Nearly one year later, Delk, a Suns role player and bench stalwart went into his old digs at ARCO Arena in Sacramento and had the game of his life. His oceanic vision of the rim was even more amazing considering he got his points on his own.

"We really didn't run any plays for him," Frank Johnson says, his face incredulous. "He was just coming down and the guys were finding him. He just kind of got on a roll and kept going, and guys kept looking for him more or less."

Delk seems as amazed as Suns fans that he had what it takes to crack the elite ceiling of 50 points.

"I think once a guy gets into the rhythm and the other guys see that they feed him the ball," he explains. "That's what they did. A lot of times I didn't get enough room to shoot, but I got enough shots to get to 50."

Delk's 20-for-27 night was even more strange considering he was brought into Phoenix as a three-point weapon, yet missed the only three he took for the game. He did, however, sink 13 of his 15 free throws in the Suns 2,850th franchise game. "It was just one of those nights!"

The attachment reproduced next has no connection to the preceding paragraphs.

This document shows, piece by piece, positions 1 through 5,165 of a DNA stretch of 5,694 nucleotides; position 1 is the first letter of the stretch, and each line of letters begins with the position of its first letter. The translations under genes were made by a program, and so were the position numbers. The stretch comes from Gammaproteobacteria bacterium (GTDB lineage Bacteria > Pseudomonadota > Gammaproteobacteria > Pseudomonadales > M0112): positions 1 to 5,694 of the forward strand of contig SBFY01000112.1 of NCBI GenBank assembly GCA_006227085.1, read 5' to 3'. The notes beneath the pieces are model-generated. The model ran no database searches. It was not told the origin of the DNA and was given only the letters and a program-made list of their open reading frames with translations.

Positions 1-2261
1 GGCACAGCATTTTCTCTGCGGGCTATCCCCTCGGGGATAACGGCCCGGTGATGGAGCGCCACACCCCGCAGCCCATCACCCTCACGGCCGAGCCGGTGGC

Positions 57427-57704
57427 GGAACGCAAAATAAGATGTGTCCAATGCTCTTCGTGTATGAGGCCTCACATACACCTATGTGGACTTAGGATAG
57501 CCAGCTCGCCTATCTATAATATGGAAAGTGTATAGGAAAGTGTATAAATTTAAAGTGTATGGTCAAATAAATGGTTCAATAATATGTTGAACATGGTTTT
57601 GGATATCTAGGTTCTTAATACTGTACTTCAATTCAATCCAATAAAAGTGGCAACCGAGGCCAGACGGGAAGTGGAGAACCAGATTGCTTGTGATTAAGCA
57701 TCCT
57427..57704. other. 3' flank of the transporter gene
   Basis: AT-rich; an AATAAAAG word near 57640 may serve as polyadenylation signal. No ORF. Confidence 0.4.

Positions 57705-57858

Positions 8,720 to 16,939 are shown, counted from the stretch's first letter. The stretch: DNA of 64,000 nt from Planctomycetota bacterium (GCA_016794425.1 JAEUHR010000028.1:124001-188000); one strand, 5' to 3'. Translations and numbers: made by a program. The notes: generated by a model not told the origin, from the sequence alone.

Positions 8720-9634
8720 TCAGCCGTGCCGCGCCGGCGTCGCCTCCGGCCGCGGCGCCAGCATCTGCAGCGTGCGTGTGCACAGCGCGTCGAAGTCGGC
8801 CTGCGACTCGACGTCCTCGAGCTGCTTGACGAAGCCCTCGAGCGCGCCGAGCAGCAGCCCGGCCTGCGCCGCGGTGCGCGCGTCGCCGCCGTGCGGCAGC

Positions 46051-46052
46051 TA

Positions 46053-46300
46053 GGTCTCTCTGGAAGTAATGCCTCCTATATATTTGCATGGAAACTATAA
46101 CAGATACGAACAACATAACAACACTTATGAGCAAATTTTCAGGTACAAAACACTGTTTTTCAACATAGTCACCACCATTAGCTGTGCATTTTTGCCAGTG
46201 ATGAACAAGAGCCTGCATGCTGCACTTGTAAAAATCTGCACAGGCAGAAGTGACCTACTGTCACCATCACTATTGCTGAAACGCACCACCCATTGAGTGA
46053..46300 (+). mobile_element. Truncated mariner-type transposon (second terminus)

"I appreciate it now more than ever," Chambers says of his two of those nights. "At the time, you look to the next game and how your team is doing. Obviously Tony's career is still going on and Cliffs' career is still going on, and they can't reflect on it so much as you can when you're retired. You appreciate things, accomplishments, honors and great games much more when your career is over, and you can sit down with your family and kids and reflect."

Very few sports moments involve the mystical, the systematic and the lucky. But to score 50 in a NBA game takes a certain roll of the cosmic tumblers to get things perfectly aligned. The correct mix of shot attempts, defensive mismatches and a penchant for the fabled zone make it both an extraordinary and atypical event, but a once-in-a-lifetime event that could happen with every opening jump ball.

And one that NBA and Suns fans eagerly wait for each and every night.

Reprinted from the February 2001 issue of Fastbreak magazine.